Melanistic Tufted Titmouse
By Tony Ianniello
and Ken Field, of the Amawalk area of Somers just west of the Amawalk Reservoir
and members of Bedford Audubon, noticed an unusual bird visiting their feeder in
a tree just off the back deck of their home. Debbie said that the bird had taken
up residence there since it was always around the yard.
She attended David Bonterís Project Feederwatch
Program at our November 10 meeting at the Katonah Village Library. David is
Leader of the Project Feederwatch Program at Cornellís Lab of Ornithology. He
asked that she try to get some pictures of the bird so we could document it. She
was sure it was a Tufted Titmouse (Baeolophus bicolor) but the coloring
was darker than the usual slate gray on its back, and the chest and underbelly
were more like a robinís, a rusty orange.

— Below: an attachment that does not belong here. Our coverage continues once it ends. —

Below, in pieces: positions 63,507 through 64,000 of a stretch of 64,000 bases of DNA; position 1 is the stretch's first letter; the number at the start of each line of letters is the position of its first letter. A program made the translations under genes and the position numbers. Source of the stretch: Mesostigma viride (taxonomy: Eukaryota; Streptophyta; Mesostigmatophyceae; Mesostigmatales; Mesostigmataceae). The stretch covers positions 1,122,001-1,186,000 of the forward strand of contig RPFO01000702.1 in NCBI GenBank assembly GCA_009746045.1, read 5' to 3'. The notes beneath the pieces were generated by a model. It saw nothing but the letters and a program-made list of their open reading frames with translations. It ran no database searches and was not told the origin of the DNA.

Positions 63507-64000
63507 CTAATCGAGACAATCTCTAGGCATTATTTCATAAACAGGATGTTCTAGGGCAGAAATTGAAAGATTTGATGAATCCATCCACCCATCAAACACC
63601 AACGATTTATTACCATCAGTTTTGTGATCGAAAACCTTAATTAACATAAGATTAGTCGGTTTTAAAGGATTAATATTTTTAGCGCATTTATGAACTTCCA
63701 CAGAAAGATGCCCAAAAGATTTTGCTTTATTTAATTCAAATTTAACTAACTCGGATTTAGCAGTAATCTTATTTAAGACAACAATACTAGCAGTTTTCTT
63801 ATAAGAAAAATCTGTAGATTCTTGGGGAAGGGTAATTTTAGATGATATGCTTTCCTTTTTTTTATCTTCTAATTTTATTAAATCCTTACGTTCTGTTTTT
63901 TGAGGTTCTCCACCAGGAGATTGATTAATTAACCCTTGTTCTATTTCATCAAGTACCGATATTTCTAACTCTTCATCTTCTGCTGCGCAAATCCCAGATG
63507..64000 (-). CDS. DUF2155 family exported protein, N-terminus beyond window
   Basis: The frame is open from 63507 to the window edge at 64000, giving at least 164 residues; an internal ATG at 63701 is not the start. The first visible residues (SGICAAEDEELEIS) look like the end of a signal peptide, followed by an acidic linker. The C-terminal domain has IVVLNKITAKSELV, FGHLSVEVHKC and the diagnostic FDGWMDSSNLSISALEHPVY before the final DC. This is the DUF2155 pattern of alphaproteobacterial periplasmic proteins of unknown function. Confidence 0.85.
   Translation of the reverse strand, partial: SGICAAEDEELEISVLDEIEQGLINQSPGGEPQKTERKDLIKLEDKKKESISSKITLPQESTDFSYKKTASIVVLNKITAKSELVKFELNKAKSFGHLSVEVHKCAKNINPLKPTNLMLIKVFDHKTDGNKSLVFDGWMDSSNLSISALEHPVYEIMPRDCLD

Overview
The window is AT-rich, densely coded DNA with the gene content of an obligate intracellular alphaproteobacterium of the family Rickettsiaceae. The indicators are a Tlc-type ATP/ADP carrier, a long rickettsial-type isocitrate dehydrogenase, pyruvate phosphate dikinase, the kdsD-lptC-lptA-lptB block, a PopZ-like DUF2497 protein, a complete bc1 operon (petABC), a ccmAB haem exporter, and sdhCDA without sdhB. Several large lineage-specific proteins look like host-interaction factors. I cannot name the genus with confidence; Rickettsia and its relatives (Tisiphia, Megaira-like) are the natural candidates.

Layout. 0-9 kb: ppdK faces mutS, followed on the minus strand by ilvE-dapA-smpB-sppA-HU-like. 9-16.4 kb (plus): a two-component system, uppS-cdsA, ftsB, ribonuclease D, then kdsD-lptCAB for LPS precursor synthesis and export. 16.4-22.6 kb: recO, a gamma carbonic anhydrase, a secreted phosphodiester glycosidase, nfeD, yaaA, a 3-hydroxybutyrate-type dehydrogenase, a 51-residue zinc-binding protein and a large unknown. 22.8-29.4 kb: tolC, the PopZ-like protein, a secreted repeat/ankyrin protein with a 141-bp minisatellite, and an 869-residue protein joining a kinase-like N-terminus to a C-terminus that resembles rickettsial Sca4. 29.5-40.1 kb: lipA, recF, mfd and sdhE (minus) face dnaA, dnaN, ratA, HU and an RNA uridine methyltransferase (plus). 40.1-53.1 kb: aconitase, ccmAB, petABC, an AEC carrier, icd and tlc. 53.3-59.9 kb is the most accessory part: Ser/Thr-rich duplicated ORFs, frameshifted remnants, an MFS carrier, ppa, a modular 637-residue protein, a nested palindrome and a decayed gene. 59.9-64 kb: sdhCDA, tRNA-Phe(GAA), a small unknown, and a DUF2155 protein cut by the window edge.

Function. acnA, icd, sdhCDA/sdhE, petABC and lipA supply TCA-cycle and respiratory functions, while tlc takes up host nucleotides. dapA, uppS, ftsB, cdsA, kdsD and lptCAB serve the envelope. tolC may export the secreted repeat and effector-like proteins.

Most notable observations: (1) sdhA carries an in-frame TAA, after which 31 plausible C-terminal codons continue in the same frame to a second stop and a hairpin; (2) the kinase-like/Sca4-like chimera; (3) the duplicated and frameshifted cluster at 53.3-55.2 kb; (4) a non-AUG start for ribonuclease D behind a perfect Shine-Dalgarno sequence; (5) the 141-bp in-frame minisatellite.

Our own Bill Wallace went over to see it and
confirmed that it was indeed a titmouse. Debbie and Ken had some photos
developed and sent them off to David. Our little friend seems to be a melanistic
titmouse. A melanistic bird has excessive pigmentation, giving it a darker
It became apparent that the melanistic Tufted
Titmouse was not the only unusual visitor in Somers during this time. As I
watched the feeder from inside one evening while visiting the Fields, I noticed
two little critters flitting about between the feeder and the tree branches. I
thought they were bats, but Debbie said that they were two flying squirrels.
Perhaps the size of chipmunks, these little guys had very large eyes and were a
real treat to watch as they darted around the feeder.
So we see that there are signs of natureís more
elusive discoveries out there in our local areas. We just need to experience
them and enjoy them. We thank Debbie and Ken for the entertainment! If anyone
else has a story to share, please do not hesitate to contact us. We would be
more than happy to share it with our members.
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